How do you explain a scientific breakthrough in a soundbite, let alone the creation of the universe? That must be the daily problem faced by the PR flak at CERN, the Geneva-based European Nuclear Research Facility. Scientists investigating the creation of the universe hit the front pages this week with a new discovery; top prize to anyone who could put it into a Tweet.
Physicists at CERN said Wednesday they have discovered a new subatomic particle which bears remarkable similarity to the Higgs boson. Apparently this gives a potential clue as to why elementary particles have mass… Still with us?
A CERN spokesman told the media, “The results are preliminary, but the five-sigma signal at around 125 GeV we’re seeing is dramatic. This is indeed a new particle.” Another scientist chimed in, “We observe in our data clear signs of a new particle, at the level of five sigma, in the mass region around 126 GeV.” In spite of these “clarifications” the media found a way to describe the discovery–the “God particle” became the shorthand. But does anyone understand what it means?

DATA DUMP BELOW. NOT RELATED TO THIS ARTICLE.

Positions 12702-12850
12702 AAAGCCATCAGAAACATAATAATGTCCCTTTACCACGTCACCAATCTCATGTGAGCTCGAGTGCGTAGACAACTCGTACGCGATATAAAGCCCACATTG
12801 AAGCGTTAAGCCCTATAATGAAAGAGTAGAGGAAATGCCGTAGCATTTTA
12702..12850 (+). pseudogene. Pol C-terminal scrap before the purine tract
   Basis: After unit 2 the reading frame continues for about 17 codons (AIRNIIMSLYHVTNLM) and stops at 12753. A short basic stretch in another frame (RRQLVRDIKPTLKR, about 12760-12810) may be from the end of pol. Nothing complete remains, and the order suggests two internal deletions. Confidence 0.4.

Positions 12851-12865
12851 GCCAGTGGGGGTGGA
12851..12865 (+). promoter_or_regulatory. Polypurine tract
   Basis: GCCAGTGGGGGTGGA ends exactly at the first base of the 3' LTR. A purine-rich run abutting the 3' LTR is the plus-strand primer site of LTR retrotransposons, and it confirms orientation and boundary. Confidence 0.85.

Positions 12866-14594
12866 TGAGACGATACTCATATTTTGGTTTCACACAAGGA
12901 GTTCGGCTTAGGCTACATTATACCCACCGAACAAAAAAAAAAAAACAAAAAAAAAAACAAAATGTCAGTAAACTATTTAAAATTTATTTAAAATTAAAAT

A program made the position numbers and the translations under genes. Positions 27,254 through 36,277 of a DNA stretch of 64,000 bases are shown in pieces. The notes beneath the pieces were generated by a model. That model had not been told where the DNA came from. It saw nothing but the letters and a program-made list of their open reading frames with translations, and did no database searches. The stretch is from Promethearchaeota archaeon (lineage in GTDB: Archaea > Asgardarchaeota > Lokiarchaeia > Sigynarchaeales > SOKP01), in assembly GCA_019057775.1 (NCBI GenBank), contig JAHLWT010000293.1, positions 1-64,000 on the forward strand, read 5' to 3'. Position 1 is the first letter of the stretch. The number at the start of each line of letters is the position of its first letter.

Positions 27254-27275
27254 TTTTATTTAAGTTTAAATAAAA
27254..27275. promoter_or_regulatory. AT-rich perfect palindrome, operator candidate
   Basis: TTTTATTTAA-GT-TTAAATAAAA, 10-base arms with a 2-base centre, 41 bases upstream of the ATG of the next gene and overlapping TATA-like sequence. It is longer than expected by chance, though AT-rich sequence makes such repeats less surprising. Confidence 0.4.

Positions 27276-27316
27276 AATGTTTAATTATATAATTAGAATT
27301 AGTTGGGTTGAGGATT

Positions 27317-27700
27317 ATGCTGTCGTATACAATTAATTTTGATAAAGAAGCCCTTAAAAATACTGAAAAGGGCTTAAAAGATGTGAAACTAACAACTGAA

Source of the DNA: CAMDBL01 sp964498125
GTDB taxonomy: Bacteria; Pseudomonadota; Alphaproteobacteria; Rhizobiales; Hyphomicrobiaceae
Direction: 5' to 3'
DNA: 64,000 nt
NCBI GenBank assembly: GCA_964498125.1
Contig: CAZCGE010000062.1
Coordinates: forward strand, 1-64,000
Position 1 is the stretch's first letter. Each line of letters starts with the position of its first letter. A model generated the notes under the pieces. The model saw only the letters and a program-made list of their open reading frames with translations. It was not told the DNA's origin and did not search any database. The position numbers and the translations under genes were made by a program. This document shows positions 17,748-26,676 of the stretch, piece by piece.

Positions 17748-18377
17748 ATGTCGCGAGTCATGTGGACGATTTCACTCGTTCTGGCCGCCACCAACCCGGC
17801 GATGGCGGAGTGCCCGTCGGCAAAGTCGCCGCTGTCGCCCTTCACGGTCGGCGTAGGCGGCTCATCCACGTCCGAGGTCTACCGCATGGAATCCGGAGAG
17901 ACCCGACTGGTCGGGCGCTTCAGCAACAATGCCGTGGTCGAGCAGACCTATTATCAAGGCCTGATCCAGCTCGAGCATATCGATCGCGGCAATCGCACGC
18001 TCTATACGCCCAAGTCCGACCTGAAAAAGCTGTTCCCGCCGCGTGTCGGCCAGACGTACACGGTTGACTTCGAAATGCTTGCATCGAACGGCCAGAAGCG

The PR Verdict: “C” (Distinctly OK) for CERN and the PR surrounding its discovery. While it rates top marks for global coverage and for getting key messages and data included, it’s only a “C” because we still have no idea what actually happened or what any of it means.
The PR Takeaway: When in doubt that anyone will understand your announcement, talk about benefits and not content. This is one example where the subject matter is truly too daunting for any PR flak with a clipboard and red pen. A couple of soundbites might have been useful to explain what this could mean in its practical application, if there is one. Failing that, what is the question that can now be answered but which could not be answered a week ago? That might be the tweet CERN was looking for.
Could CERN have come up with a better way to relate their discovery? Do you know what the discovery means? Give us your PR Verdict, below.